“Liquefaction is an earthquake hazard, which occurs predominantly in loose saturated fine-grained non-cohesive soils such as silts and sands. The excesspore pressure, generated in such a soil by intense ground shaking, can cause large ground deformations or even soil failure due to its loss of stiffness and shear strength. Damage to constructed works caused by the complete loss of soil strength associated with liquefaction varies from minor settlement-induced cracking to complete failure of entire geotechnical systems (building foundations, dams,retaining walls, etc.).”   Sellafield Site Earthquake Liquefaction Assessment published in THE SOCIETY FOR EARTHQUAKE AND CIVIL ENGINEERING DYNAMICS newsletter October 2022.  Essentially the ground acts like a liquid.

In the UK the ONLY liquefaction event recorded was in 1865 at the village of Rampside near Barrow in Furness coinciding with the era of mass void removal at the nearby Hodbarrow Mine the largest iron mine in the world at that time.  The mine was relatively shallow at its deepest, only 600ft.   There are disagreements as to how low the magnitude of earthquake was that caused the Rampside liquefaction event, with MUSSON in 1998 asserting the magnitude was very low of 2.5 and much more recently GREEN and BOMMER 2019 suggesting it was higher at 4.5.  The higher magnitude has been used in the recent assessment as the baseline for a liquefaction event at Sellafield.with the report stating “ Smaller earthquakes do not tend to trigger liquefaction as readily as larger earthquakes.”   However it is acknowledged widely that “outlier smaller-magnitude earthquakes that produce surprisingly strong shaking for their size are significant, perhaps even pre-dominant, contributors to seismic hazard.”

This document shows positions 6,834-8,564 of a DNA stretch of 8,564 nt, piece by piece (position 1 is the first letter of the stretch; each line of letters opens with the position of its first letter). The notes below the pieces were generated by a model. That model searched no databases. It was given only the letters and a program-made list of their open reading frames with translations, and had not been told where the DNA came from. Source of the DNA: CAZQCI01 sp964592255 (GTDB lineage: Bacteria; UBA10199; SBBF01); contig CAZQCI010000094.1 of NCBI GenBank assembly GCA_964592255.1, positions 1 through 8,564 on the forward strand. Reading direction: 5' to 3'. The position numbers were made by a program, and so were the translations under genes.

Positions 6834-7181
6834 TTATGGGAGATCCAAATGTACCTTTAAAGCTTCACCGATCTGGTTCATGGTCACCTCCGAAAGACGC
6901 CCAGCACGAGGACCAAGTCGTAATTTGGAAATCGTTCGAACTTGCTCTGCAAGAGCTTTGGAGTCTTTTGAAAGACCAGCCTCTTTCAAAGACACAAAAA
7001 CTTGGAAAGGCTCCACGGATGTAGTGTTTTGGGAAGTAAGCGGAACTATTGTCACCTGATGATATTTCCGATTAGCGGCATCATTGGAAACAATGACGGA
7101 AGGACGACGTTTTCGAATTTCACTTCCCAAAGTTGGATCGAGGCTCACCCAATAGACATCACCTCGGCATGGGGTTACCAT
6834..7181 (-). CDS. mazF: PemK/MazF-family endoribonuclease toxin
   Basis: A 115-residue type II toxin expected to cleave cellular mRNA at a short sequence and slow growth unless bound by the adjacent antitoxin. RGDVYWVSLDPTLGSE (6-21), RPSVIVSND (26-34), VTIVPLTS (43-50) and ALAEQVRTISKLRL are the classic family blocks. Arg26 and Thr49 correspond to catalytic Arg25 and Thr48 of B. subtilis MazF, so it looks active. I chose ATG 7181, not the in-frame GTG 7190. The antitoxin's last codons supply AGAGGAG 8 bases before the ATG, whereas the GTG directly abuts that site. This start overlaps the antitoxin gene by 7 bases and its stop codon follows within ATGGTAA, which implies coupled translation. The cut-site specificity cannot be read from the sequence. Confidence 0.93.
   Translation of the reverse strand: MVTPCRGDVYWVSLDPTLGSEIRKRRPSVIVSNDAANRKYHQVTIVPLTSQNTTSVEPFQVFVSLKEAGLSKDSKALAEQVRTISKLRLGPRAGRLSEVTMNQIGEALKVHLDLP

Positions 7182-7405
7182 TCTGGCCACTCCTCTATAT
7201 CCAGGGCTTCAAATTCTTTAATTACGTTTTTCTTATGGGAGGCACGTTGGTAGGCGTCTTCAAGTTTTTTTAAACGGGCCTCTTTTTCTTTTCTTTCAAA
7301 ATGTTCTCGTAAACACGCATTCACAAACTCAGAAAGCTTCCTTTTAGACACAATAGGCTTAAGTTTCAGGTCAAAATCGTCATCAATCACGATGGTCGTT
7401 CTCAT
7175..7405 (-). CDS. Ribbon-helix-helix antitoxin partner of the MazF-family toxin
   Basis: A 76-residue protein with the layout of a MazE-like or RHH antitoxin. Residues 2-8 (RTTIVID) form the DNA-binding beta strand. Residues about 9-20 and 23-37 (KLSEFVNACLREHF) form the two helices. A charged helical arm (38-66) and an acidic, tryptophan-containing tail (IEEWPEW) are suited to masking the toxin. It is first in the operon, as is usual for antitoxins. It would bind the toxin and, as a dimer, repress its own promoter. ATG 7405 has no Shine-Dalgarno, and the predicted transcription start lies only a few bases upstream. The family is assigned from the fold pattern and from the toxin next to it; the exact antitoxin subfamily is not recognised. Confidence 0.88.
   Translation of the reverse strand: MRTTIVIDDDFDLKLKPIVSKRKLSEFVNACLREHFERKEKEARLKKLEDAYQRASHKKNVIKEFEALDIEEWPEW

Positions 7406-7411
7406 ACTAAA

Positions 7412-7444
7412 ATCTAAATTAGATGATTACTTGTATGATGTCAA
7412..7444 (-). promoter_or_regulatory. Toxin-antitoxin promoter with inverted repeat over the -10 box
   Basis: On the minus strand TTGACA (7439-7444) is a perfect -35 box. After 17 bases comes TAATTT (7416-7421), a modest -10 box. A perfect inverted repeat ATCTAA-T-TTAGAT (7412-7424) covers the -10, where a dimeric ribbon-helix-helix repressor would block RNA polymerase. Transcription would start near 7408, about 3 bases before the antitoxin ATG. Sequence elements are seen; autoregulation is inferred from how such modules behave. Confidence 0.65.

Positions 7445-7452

Sellafield’s Liquefaction Assessment concludes that:

1. For a 10–4 annual exceedance probability design basis

earthquake (0.25g) there is an extremely low risk of build-

ing and infrastructure damage occurring anywhere over

the Sellafield site.

2. For an extreme earthquake event (0.35g), the risk of

building / infrastructure damage occurring is still very low

for over 98% of the Sellafield site; for the remainder of the